During Vasco da Gama's trip to the south of Africa, they discovered birds never seen by European eyes before which became named as penguins in most of the European languages. But in the Arabic language, the penguin called al-batriq. If you search for the source of this word, you will find that it is historically used for naming the Christian patriarch.

So my question is when and why this name was used for naming the penguin and had Arabs even seen penguins before the Europeans?

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    I do not know if it is just a coincidence, but Albatross sounds a lot like it and it is derived from al-câdous or al-ġaţţās (a pelican; literally, "the diver") (and penguins are indeed good divers). Check en.wikipedia.org/wiki/Albatross#Etymology
    – SJuan76
    Mar 8 '17 at 13:46
  • As Arabic native speaker, I can say that al-ġaţţās is so far from al-batriq indeed al-ghattas is pure Arabic word unlike albatriq which looks like derived from some other language
    – Mr.lock
    Mar 8 '17 at 14:05
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    This question might belong on the Linguistics.SE. Mar 8 '17 at 15:18
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    It isn't uncommon for a new plant or animal to be given a common name based upon an assumed relationship to a superficially similar one that is known (e.g. "corn" in English). So the name could predate encounters with a true penguin.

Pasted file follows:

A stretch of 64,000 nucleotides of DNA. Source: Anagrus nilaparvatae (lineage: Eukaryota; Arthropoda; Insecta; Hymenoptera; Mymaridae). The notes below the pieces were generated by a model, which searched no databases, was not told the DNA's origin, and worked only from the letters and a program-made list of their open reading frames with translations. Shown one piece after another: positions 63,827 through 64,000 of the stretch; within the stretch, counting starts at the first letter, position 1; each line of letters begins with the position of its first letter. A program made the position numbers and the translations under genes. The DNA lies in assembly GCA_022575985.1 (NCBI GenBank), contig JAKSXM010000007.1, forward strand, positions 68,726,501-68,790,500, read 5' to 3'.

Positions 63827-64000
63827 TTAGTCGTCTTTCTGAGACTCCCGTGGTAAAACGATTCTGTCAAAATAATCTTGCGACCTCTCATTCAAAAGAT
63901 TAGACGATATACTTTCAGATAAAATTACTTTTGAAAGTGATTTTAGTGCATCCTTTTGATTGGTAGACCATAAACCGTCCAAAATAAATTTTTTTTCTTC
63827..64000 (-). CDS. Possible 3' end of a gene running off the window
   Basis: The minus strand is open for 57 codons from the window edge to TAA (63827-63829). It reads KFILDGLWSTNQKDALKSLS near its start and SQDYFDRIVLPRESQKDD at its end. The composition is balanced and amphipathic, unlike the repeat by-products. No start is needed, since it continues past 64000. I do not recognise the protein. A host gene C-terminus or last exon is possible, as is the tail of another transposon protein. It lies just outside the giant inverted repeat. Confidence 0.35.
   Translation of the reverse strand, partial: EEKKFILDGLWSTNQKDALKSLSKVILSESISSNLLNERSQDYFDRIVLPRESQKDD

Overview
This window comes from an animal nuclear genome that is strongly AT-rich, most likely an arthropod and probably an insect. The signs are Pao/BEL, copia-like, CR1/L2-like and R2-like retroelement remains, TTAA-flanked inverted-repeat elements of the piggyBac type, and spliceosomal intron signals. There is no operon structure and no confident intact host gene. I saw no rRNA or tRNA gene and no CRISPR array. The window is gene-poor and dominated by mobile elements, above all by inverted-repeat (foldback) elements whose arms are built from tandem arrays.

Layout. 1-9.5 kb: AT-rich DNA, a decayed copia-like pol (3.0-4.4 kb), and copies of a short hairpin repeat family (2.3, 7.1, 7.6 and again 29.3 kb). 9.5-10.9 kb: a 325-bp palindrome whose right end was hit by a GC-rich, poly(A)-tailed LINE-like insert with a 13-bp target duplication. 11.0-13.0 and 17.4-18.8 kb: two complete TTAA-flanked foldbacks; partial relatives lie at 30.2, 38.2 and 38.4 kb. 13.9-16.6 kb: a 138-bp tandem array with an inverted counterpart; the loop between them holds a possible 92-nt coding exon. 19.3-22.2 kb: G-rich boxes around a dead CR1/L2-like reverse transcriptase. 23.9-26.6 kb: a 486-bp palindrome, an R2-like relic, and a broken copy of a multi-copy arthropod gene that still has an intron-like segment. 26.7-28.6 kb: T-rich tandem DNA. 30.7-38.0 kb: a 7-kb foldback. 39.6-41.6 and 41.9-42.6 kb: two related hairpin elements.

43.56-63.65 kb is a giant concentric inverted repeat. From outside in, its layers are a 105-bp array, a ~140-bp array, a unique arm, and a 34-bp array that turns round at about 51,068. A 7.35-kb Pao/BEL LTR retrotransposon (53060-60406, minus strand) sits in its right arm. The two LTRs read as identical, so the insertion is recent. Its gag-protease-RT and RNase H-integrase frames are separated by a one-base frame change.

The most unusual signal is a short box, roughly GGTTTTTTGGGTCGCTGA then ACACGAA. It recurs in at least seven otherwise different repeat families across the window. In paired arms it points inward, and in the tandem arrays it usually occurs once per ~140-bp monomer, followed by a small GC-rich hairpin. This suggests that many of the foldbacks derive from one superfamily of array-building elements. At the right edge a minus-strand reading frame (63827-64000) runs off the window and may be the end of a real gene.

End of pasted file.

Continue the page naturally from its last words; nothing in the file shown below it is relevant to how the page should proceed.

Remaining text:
– ohwilleke
    Mar 8 '17 at 16:21
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    The Arabs don't use the same words for the two concepts. The word used for a penguin is بطريق The word used for the Patriarch of the Coptic church is بطريارق I'm told also that the the Eastern Christian Patriarch takes the same name. My source is the Coptic Christian sitting next to me. Mar 14 '17 at 13:18

The name al-batriq was first used by bishara zalzal in the article named al-batriq. The article is published in al-muktatef magazine on june 1878. In that article he talked about the penguin and he said "I used al-batriq as the Arabic name for this bird because in Latin it is named penguin which means the "chubby bird" and batriq means the same thing in Arabic"

Link to the orginal article

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